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# Craig's Soil Mechanics 7th Edition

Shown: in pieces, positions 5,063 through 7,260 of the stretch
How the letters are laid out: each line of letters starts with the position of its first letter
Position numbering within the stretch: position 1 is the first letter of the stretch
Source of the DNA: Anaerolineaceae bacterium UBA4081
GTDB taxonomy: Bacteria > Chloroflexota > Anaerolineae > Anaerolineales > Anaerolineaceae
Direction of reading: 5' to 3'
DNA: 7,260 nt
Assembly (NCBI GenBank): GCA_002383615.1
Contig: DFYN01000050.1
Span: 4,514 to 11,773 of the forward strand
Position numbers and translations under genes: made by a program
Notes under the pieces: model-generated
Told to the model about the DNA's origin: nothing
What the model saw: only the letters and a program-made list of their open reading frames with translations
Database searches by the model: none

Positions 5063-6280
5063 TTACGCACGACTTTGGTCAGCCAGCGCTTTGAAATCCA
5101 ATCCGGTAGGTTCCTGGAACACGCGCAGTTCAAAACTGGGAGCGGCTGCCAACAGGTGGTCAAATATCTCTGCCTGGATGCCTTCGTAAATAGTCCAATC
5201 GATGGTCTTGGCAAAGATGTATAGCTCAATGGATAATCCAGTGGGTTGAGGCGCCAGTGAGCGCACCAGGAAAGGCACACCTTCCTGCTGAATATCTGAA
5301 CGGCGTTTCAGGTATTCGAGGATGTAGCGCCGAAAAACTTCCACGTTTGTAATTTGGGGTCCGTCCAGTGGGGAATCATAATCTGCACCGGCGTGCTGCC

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value of this factor. Example 6.4 Details of a cantilever retaining wall are shown in Figure 6.19, the water table being below the base of the wall. The unit weight of the backfill is 17 kN/m3 and a surcharge pressure of 10 kN/m2 acts on the surface. Characteristic values of the shear strength parameters for the backfill are c0 ¼ 0 and �0 ¼ 36�. The angle of friction between the base and the foundation soil is 27� (i.e. 0:75�0). Is the design of the wall satisfactory according to (a) the traditional approach and (b) the limit state (EC7) approach? The position of the base reaction is determined by calculating the moments of all forces about the toe of the wall, the unit weight of concrete being taken as 23.5 kN/m3. The active thrust is calculated on the vertical plane through the heel of the wall, thus � ¼ 0 and the Rankine value of Ka is appropriate. Gravity walls 189 (a) For �0 ¼ 36� and � ¼ 0,Ka ¼ 0:26. The calculations are set out in Table 6.3. Lever arm of base resultant is given by �M V ¼ 243:5 212:3 ¼ 1:15m i.e. the resultant acts within the middle third of the base. The factor of safety against overturning is: 397:3/153:8 ¼ 2:58 Eccentricity of base reaction, e ¼ 1:50� 1:15 ¼ 0:35m The maximum and minimum base pressures are given by Equation 6.27, i.e. p ¼ 212:3 3:0 1� 6� 0:35 3:0 � � Figure 6.19 Example 6.4. Table 6.3 (per m) Force (kN) Arm (m) Moment (kNm) (1) 0:26� 10� 5:40 ¼ 14:0 2.70 37.9 (2) 1 2 � 0:26� 17� 5:402 ¼ 64.4 1.80 115.9 H ¼ 78:4 MH ¼ 153:8 (Stem) 5:00� 0:30� 23:5 ¼ 35:3 1.10 38.8 (Base) 0:40� 3:00� 23:5 ¼ 28:2 1.50 42.3 (Soil) 5:00� 1:75� 17 ¼ 148.8 2.125 316.2 V ¼ 212:3 MV ¼ 397:3 153.8 �M ¼ 243:5 190 Lateral earth pressure Thus, pmax ¼ 120 kN/m2 (at the toe of the wall) and pmin ¼ 21 kN/m2 (at the heel). The factor of safety against sliding is given by F ¼ V tan � H ¼ 212:3 tan 27 � 78:4 ¼ 1:38 The design of the wall is satisfactory. (b) The design value of �0 ¼ tan�1 (tan 36�/1:25) ¼ 30�, for which Ka ¼ 0:33. Case C is relevant, therefore a partial factor of 1.30 is applied to force (1), the surcharge pressure being a variable unfavourable action. The partial factor for all other forces is 1.00. Then H ¼ ð0:33� 10� 5:40� 1:30Þ þ 1 2 � 0:33� 17� 5:402 � � ¼ 23:2þ 81:8 ¼ 105:0 kN MH ¼ ð23:2� 2:70Þ þ ð81:8� 1:80Þ ¼ 209:9 kNm V ¼ 212:3 kN ðas beforeÞ MV ¼ 397:3 kNm ðas beforeÞ �M ¼ 187:4 kNm Lever arm of base resultant ¼ 187:4/212:3 ¼ 0:88m Eccentricity of base reaction, e ¼ 1:50� 0:88 ¼ 0:62m Then from Equation 6.27, pmax ¼ 159 kN=m2 and pmin ¼ �17 kN=m2 The resultant acts outside the middle third of the base, giving a negative value of pmin. The design value of � is (0:75� 30�) ¼ 22:5� The sliding limit state is not satisfied, the resisting force V tan � (88:0 kN) being less than the disturbing force H (105.0 kN). The width of the base would have to be increased because of the negative base pressure at the heel of the wall and the sliding resistance limit state not being satisfied. The overturning limit state is satisfied, the resisting momentMV being greater than the disturbing moment MH. It should be noted that passive resistance in front of the wall has been neglected to allow for unplanned excavation. It is likely that the design would be satisfactory if passive resistance could be relied on throughout the life of the wall. Case B is likely to govern the structural design of the wall, with partial factors of 1.50 and 1.35 being applied to forces (1) and (2), respectively, and shear strength being unfactored. Example 6.5 Details of a gravity-retaining wall are shown in Figure 6.20, the unit weight of the wall material being 23.5 kN/m3. The unit weight of the backfill is 18 kN/m3 and design values of the shear strength parameters are c0 ¼ 0 and �0 ¼ 33�. The value of � between Gravity walls 191 wall and backfill and between wall and foundation soil is 26�. The pressure on the foundation soil should not exceed 250 kN/m2. Is the design of the wall satisfactory? As the back of the wall and the soil surface are both inclined, the value of Ka will be calculated from Equation 6.17. The values of the angles in this equation are ¼ 100�,� ¼ 20�,� ¼ 33� and � ¼ 26�. Thus, Ka ¼ sin 67 �=sin 100�ﬃﬃﬃﬃﬃﬃﬃﬃﬃﬃﬃﬃﬃﬃﬃﬃ sin 125� p þ ﬃﬃﬃﬃﬃﬃﬃﬃﬃﬃﬃﬃﬃﬃﬃﬃﬃﬃﬃﬃﬃﬃﬃﬃﬃﬃﬃﬃﬃﬃﬃﬃﬃﬃﬃﬃﬃﬃﬃﬃﬃﬃﬃﬃsin 58� sin 13�= sin 80�p !2 ¼ 0:48 Then, from Equation 6.16, Pa ¼ 1 2 � 0:48� 18� 62 ¼ 155:5 kN=m acting at 1⁄3 height and at 26 � above the normal, or 36� above the horizontal. Moments are considered about the toe of the wall, the calculations being set out in Table 6.4. Lever arm of base resultant is given by �M V ¼ 287:1 312:5 ¼ 0:92m The overturning limit state is satisfied since the restoring moment (MV) is greater than the disturbing moment (MH). Eccentricity of base reaction, e ¼ 1:375� 0:92 ¼ 0:455m The maximum and minimum base pressures are given by Equation 6.27, i.e. p ¼ 312:5 2:75 1� 6� 0:455 2:75 � � Figure 6.20 Example 6.5. 192 Lateral earth pressure Thus pmax ¼ 226 kN/m2 and pmin ¼ 1 kN/m2. The maximum base pressure is less than the allowable bearing capacity of the foundation soil, therefore the bearing resistance limit state is satisfied. With respect to base sliding, the restoring force, V tan � ¼ 312:5 tan 26� ¼ 152:4 kN. The disturbing force, H is 125.8 kN. Therefore the sliding limit state is satisfied. The design of the wall is satisfactory, the relevant limit states being satisfied in terms of design values of the shear strength parameters. Example 6.6 Details of a retaining structure, with a vertical drain adjacent to the back surface, are shown in Figure 6.21(a), the saturated unit weight of the backfill being 20kN/m3. The design parameters for the backfill are c0 ¼ 0, �0 ¼ 38� and � ¼ 15�. Assuming a failure plane at 55� to the horizontal, determine the total horizontal thrust on the wall when the backfill becomes fully saturated due to continuous rainfall, with steady seepage towards the drain. Determine also the thrust on the wall (a) if the vertical drain were replaced by an inclined drain below the failure plane and (b) if there were no drainage system behind the wall. The flow net for seepage towards the vertical drain is shown in Figure 6.21(a). Since the permeability of the drain must be considerably greater than that of the backfill, the drain remains unsaturated and the pore pressure at every point within the drain is zero (atmospheric). Thus, at every point on the boundary between the drain and the backfill, total head is equal to elevation head. The equipotentials, therefore, must intersect this boundary at points spaced at equal vertical intervals �h: the boundary itself is neither a flow line nor an equipotential. The combination of total weight and boundary water force is used. The values of pore water pressure at the points of intersection of the equipotentials with the failure plane are evaluated and plotted normal to the plane. The boundary water force (U ), acting normal to the plane, is equal to the area of the pressure diagram, thus U ¼ 55 kN=m Table 6.4 (per m) Force (kN) Arm (m) Moment (kNm) Pa cos 36 � ¼ 125.8 2.00 251.6 H ¼ 125.8 MH ¼ 251:6 Pa sin 36 � ¼ 91.4 2.40 219.4 Wall 1 2 � 1:05� 6� 23:5 ¼ 74.0 2.05 151.7 0:70� 6� 23:5 ¼ 98.7 1.35 133.2 1 2 � 0:50� 5:25� 23:5 ¼ 30.8 0.83 25.6 1:00� 0:75� 23:5 ¼ 17.6 0.50 8.8 V ¼ 312.5 MV ¼ 538:7 251.6 �M ¼ 287:1 Gravity walls 193 The water forces on the other two boundaries of the soil wedge are zero. The total weight (W ) of the soil wedge is now calculated, i.e. W ¼ 252 kN=m The forces acting on the wedge are shown in Figure 6.21(b). Since the directions of the four forces are known, together with the values ofW and U, the force polygon can be drawn, from which Pa ¼